Welcome, my hungry friends!
Today you have tuned in for a double feature: two kinds of Irish bread. They might seem quite similar – so similar, in fact, that I have gotten into a fight about which one to call soda bread – but apart from sharing some ingredients and being delicious, they are actually very distinguishable. Especially when you tend to constantly burn one of them (more about that at the end of the second recipe).
But now, off you go!
- 350 g wholemeal flour
- 100 g strong white flour
- 50 g porridge oats
- 1 heaped tsp baking soda
- 300 ml buttermilk
- Salt and sugar to taste
- Preheat oven to 220° C
- Mix dry ingredients
- Add buttermilk. Don’t overknead!
- Bake for 30 min
Pro tip: Line a cake tin with parchment paper.
- 500 g flour
- 1 tsp baking soda
- 1 tsp salt
- 300 ml buttermilk
- 90 ml lukewarm water
- Oil for greasing (depending on how you bake it; I’ll elaborate in time)
- Mix dry ingredients.
- Add buttermilk and water. Don’t overknead!
- Shape the dough into a ball, make it flat and cut it into quarters (= farls)
- Bake – now here comes the tricky part. There are several possibilities:
- The way I learned it in my temporary Northern Irish home is to bake the farls in a hot griddle with a decent amount of oil. Now, many of you might not know what a griddle is. I didn’t know what a griddle is until I saw one in a kitchen in Carrickfergus and to this day I have never again seen one and it might be that it was the only one in existence. But do not despair, there is an alternative:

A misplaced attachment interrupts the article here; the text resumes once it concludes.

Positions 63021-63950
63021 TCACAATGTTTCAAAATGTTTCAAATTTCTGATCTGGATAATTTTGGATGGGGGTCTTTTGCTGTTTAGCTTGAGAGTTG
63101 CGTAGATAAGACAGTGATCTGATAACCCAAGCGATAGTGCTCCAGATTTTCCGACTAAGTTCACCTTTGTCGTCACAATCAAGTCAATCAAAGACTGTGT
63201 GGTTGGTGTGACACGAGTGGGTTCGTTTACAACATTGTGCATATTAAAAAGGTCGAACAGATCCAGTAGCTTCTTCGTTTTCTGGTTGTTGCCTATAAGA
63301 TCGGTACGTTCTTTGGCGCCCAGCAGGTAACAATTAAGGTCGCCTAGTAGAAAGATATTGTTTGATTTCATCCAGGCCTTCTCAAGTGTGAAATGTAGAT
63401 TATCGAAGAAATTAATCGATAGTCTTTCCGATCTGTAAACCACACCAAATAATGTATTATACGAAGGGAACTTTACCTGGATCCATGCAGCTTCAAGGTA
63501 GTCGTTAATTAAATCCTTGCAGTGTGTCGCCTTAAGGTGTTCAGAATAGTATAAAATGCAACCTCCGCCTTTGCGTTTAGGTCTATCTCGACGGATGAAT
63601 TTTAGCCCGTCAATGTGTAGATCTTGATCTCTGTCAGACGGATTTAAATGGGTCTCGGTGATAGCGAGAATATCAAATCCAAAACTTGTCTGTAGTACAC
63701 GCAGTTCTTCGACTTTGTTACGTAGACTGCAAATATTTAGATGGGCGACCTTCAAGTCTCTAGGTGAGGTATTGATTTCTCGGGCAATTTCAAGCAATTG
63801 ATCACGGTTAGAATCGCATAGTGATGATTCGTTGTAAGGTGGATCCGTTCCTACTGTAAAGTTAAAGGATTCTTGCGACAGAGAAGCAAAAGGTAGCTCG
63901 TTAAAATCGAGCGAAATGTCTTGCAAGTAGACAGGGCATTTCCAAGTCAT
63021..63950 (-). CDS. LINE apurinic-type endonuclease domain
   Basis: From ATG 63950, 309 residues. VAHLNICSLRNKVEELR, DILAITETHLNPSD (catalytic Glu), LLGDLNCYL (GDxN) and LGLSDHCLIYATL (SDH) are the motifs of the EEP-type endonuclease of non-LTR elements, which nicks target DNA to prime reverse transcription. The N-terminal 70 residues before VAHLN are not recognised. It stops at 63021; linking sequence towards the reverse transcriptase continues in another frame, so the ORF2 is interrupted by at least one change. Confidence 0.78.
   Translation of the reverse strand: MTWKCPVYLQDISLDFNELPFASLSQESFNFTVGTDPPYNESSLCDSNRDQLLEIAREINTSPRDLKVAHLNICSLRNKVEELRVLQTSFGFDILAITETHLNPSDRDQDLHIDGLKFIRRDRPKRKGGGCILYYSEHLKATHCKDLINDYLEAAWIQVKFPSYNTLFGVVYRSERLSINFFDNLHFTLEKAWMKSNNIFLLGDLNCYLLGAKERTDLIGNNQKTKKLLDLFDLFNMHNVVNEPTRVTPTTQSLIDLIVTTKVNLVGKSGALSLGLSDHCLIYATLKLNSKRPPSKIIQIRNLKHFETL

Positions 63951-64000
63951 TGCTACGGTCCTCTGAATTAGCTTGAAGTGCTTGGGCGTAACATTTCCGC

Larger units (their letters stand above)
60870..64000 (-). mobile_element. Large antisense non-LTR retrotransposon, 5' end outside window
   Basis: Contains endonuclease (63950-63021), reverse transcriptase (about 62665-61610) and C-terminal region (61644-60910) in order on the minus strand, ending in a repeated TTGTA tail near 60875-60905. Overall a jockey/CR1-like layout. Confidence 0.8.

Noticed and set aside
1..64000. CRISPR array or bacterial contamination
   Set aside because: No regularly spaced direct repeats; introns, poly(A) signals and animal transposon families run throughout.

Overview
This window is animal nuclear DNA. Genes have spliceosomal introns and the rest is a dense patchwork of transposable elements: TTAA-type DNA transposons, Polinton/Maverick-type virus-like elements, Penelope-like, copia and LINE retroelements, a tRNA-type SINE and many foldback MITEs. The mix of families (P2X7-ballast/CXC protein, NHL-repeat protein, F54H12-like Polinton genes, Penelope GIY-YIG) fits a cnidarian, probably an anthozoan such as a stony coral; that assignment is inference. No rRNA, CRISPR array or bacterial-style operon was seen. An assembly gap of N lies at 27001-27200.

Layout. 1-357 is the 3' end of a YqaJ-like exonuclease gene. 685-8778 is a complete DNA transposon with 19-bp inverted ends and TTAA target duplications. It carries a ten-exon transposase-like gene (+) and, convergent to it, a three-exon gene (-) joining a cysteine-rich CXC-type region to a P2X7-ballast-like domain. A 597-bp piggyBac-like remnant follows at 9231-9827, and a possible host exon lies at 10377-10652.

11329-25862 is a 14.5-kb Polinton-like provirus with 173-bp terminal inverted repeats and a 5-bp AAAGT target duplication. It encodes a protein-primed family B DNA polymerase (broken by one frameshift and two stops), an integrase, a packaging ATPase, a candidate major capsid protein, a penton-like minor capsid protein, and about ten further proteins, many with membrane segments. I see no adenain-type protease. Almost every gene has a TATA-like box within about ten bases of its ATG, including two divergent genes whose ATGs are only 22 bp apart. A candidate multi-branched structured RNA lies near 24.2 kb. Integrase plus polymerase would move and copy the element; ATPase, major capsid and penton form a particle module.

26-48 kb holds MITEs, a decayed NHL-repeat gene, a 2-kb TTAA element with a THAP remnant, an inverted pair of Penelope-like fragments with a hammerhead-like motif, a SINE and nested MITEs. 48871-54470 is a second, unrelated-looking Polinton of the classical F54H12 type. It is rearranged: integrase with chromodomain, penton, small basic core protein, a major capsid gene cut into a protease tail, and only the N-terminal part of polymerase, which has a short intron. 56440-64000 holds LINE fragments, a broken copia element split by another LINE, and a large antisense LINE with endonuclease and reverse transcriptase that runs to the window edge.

- The frying pan, the ordinary person’s griddle. The reward: Fluffy, chewy soda farls with a crunchy, golden crust. The problem: The bread is really quick to suffer third degree burns within a very short time. (Too much to justify it with “Röstaromen”.) Therefore you need a good pan, a sufficient amount of oil, flat farls and to resist the temptation of firing up the stove. (Be careful guys, I once made a baby cry because I wasn’t quick enough with my soda bread. It’s a long and nerve wrecking story.)
- For the pragmatists among you: Bake it in the oven for 30 minutes, 200° C.
Pro tip: Have you heard of treacle? It’s yummy! Put it in your soda bread. It’ll be extra chewy. And yummy. (Except maybe if you are one of the strange people who don’t like liquorice. I’ll never understand… Oh wait, I had some English liquorice that wasn’t really nice. If you have only ever tried that and are now under the impressions that you don’t like liquorice, you should try some of the Scandinavian sort. Or Dutch. Or German. I’m sorry, I digress – go back to your baking.)
Tamara L. Nehls
Tamara was obviously listening to the sound of baking bread as she wrote this.